In two recent companion decisions, the Supreme Court of Canada affirmed the importance of litigation privilege and solicitor-client privilege to the Canadian legal system. In Lizotte v. Aviva Insurance Company of Canada[1] (Lizotte), the Court recognized litigation privilege as a distinct and fundamental principle of the administration of justice, while in Alberta (Information and Privacy Commissioner) v. University of Calgary[2] (Alberta (Information and Privacy Commissioner)), the Court focused on issues of solicitor-client privilege. These decisions both confirm that for the legislature to abrogate either litigation privilege or solicitor-client privilege, nothing less than clear and … Continue Reading

Business Realities v. Narrow Legalities: The Supreme Court considers the oppression remedy in Mennillo v. Intramodal Inc., 2016 SCC 51

Posted in Case Comments, Corporate Law

In Mennillo v. Intramodal Inc. 2016 SCC 51, the most recent consideration of the oppression remedy by the Supreme Court of Canada (released on November 18, 2016), the majority confirmed the oppression remedy’s equitable purpose, and held that a corporation’s failure to comply with the CBCA[1] does not, on its own, constitute oppression.

This decision, with particular applicability to small, closely held corporations, reiterated oppression remedy principles set out in the 2008 Supreme Court decision of BCE Inc. v. 1976 Debentureholders,[2] that the remedy is concerned with fairness and business realities, rather than narrow legalities.[3]… Continue Reading

Indeterminate Liability of Auditors and the Dangers of Partial Summary Judgment

Canadian Imperial Bank of Commerce v Deloitte & Touche, 2016 ONCA 922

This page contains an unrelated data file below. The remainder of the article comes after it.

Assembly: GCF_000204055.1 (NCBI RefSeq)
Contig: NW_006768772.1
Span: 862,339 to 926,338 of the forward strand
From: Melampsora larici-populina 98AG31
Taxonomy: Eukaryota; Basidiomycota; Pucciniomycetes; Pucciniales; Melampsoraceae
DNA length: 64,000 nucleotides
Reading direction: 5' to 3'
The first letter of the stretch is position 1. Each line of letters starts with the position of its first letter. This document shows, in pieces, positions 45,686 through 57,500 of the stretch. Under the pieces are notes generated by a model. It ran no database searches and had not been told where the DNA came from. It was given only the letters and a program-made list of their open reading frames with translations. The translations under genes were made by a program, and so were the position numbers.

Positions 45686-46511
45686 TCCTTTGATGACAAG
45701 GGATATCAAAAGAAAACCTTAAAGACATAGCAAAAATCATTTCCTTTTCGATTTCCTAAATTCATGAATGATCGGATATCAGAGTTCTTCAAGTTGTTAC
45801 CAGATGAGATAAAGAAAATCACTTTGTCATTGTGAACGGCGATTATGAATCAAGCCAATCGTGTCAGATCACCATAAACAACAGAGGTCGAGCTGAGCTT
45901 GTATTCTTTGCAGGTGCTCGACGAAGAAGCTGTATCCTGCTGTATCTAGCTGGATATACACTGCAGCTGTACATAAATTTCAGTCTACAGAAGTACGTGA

Posted in Case Comments, Procedure, Professions

In a decision released on December 8, 2016, the Ontario Court of Appeal allowed an appeal from partial summary judgment, holding that issues of indeterminate auditor liability should proceed to trial.

Facts

In 1998, an accounting fraud was discovered at Philip Services Corp. (“Philip”), a publicly traded company. The Plaintiffs alleged that Philip’s auditors, Deloitte and Deloitte Touche Tohmatsu (“Deloitte”) gave unqualified opinions in connection with its audits of Philip’s consolidated financial statements for the financial years ending December 31, 1995 and 1996.… Continue Reading

English Court of Appeal Rejects the “Organizing Principle of Good Faith”

Posted in Case Comments, Contracts

The Supreme Court of Canada’s decision in Bhasin v. Hrynew[1] – on which this blog has commented – marked a sea change in Canadian contract law. In Bhasin, the Court recognized an “organizing principle of good faith” in contractual relations that underpins numerous specific doctrines, including, for example, unconscionability and the treatment of discretionary contractual powers.… Continue Reading

Key Banking Decisions of 2016: The Supreme Court of Canada releases its decision in Royal Bank of Canada v. Trang

Posted in Case Comments, Privacy

A recent article, published by McCarthy Tetrault LLP may be of interest to readers of the Canadian Appeals Monitor blog.